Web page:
I hadn’t planned to get my clothes nor hands dirty, but it’s really no fun just sitting around watching Ted get dirty by himself.
A couple of kids had left their sandcastle tools unattended while they played a game of Frisbee with their mother. Ted happily took advantage of the situation and made himself at home.
Meanwhile, no experience at the beach is complete without leaving behind a little message in the sand.
Children love to play with water. Ted calls it swimming, but it’s really just monkeying around in water.
We bought him a water gun from Giant, and it was fun teaching him to use it. He struggled with the concept of pulling back the “trigger” with the nozzle in the water and then pushing it out to shoot the water out.
We think he hasn’t yet associated the speed of closing the trigger with the projectile of the water, but once he does, each trip to the pool will be quite the water battle.
We also bought a little lifesaver and are looking forward to the day he picks up swimming.
Some days, Ted decides to go all punk on me.
He may decide to spit out his food, and smear it on every surface he can access, be it chair or human.
He may then decide to adjust his hairstyle and set it with rice.
And then he may decide to give a loud Tarzan war cry.
He will then give another loud roar to let you know that he is the man of men.
And then he will dig his nose calmly as you prepare his bath.
It’s been a while since we removed the cast, but it still scares me sometimes to think about it.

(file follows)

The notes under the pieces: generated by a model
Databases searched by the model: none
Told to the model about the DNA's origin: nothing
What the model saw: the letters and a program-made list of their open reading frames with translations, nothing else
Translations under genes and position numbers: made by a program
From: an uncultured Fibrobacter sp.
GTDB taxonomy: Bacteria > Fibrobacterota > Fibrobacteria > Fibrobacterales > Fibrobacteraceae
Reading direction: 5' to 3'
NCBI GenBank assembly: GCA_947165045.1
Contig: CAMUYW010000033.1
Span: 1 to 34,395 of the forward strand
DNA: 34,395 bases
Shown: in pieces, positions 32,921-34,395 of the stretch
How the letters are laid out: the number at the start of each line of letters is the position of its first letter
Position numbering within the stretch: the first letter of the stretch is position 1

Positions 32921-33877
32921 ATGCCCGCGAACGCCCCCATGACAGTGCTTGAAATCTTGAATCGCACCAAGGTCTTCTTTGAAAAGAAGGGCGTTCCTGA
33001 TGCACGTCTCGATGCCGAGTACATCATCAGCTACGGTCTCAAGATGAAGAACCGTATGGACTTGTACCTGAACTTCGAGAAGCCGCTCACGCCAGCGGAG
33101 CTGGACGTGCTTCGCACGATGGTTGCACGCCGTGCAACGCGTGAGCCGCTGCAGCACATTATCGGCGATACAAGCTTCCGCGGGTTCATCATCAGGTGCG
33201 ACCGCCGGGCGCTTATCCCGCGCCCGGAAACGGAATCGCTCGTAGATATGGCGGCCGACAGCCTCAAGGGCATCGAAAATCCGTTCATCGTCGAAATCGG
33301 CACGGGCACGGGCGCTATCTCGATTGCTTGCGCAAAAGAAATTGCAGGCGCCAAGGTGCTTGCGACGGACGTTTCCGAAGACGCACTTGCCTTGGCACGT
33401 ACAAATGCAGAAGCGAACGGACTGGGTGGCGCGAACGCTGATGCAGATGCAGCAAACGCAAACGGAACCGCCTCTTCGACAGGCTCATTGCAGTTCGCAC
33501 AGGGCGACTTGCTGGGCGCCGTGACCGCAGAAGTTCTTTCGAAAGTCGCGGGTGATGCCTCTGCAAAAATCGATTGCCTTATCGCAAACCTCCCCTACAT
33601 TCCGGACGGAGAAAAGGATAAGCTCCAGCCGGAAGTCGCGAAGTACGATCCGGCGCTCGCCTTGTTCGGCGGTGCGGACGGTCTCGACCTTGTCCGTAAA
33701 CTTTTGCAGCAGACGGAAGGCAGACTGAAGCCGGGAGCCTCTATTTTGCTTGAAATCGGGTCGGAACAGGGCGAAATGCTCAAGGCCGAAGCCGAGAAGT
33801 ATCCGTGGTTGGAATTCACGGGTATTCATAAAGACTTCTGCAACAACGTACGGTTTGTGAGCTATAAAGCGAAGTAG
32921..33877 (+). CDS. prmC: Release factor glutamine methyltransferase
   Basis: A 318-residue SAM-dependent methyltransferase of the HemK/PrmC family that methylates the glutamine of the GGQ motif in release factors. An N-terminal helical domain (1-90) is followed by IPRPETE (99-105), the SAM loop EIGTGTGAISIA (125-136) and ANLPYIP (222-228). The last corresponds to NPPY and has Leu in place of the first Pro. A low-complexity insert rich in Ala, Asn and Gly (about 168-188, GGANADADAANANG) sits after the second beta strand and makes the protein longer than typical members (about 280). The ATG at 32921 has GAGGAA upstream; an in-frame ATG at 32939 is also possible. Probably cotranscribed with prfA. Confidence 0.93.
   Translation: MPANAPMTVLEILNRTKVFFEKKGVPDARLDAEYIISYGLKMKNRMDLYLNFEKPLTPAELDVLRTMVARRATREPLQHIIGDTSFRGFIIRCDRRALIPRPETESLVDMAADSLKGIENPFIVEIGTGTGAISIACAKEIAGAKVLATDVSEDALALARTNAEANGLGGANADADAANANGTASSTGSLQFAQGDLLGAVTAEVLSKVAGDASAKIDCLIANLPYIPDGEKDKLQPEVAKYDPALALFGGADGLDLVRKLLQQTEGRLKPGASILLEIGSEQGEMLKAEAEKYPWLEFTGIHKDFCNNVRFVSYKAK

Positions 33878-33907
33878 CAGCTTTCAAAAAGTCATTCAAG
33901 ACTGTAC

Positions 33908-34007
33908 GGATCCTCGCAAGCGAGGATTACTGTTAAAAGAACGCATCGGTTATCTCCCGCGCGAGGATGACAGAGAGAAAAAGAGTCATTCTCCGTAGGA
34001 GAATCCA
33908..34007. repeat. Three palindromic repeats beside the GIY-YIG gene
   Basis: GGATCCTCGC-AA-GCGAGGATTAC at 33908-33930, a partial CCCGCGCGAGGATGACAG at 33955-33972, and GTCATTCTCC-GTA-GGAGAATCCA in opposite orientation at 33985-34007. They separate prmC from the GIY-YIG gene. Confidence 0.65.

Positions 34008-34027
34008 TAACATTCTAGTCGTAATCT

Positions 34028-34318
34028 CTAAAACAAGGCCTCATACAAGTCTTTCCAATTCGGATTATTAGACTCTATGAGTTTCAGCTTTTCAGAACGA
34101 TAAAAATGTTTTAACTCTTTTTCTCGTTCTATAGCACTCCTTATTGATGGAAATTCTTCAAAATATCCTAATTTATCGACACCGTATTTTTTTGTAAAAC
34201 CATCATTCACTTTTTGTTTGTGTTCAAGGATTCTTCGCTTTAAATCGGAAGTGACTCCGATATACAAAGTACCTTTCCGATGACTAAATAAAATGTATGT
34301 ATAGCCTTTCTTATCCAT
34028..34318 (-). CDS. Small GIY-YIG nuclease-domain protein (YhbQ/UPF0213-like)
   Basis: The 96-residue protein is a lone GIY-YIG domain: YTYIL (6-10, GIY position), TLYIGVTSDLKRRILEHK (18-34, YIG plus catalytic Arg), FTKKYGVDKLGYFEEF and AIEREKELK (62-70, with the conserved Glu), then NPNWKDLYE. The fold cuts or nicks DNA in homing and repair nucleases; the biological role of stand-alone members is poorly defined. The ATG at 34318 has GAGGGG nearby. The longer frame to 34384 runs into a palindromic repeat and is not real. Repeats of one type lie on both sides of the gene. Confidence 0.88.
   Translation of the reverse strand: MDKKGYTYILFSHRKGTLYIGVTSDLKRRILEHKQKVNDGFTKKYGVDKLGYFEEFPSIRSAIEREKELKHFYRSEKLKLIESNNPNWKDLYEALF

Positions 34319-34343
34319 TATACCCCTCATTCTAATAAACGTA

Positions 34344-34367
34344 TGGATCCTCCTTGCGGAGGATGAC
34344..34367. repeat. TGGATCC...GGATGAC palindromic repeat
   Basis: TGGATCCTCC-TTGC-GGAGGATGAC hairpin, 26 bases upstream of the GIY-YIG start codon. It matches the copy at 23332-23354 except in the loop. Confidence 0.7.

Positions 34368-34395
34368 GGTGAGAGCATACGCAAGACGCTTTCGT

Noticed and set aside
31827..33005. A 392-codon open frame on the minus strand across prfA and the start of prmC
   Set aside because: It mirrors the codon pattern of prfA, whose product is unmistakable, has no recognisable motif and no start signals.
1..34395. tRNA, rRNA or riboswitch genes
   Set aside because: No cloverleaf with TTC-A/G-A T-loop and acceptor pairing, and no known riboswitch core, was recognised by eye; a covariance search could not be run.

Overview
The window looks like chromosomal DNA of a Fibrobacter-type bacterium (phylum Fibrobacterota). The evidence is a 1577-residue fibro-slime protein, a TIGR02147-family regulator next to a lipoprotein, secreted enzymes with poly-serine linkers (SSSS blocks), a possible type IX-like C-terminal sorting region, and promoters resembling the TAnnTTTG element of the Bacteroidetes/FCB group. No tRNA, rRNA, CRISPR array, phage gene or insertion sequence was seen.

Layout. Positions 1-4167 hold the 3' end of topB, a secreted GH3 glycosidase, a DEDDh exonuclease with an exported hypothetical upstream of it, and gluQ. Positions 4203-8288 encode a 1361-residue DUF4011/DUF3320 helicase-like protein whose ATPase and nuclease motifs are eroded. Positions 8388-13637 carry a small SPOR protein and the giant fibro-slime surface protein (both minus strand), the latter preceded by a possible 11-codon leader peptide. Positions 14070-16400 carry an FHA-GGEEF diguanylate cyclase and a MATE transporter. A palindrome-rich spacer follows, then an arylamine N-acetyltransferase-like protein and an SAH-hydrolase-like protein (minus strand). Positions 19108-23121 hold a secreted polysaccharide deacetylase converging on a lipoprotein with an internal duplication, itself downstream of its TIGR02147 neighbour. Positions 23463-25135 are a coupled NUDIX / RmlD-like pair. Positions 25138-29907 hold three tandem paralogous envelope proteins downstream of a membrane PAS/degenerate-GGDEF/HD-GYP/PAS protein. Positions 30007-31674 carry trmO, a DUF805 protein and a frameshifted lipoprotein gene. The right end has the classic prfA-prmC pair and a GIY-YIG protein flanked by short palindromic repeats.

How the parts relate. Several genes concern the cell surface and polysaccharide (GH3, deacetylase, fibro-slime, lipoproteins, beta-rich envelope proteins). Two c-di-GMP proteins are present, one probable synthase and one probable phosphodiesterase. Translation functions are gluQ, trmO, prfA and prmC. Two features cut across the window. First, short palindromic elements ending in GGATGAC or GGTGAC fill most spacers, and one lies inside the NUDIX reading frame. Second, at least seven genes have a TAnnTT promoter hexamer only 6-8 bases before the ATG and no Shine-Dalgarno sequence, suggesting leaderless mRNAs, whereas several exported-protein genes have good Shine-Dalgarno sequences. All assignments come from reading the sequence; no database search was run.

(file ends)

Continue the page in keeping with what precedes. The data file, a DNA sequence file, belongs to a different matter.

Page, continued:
That night, he was complaining of pain and crying about it. He laid on the bed and refused to lift his right arm no matter how we coaxed him. He eventually fell asleep crying. We made the decision not to take him to the doctor that night because we 1) suspected it might be pins and needles 2) the complain of pain came about an hour after his fall so we did not immediately associate it with the fall 3) since we did not suspect a fracture, we thought it might be something that would go away with sleep.
The next morning, however, he continued to complain of pain although he wasn’t wailing like the night before. He refused to move until we had put together a makeshift sling to support his arm.
At the hospital, he was able to move his arm but with a lot of effort and cries of pain. It seemed that the pain was on his forearm.
We had an x-ray taken but the doctor was not able to observe any fractures. She mentioned, however, that because of the presence of plenty of cartilage in children, it is sometimes hard to detect fractures. She decided to put his arm in a cast just to be on the safe side.
Ted was very cooperative throughout the whole process of getting the cast in place. The trouble really came as we started walking out of the clinic.
He started crying and complaining that he wanted the cast removed and we had to spend a great deal of effort to pacify him.
In any case, we are just glad that the cast was eventually removed with no issues.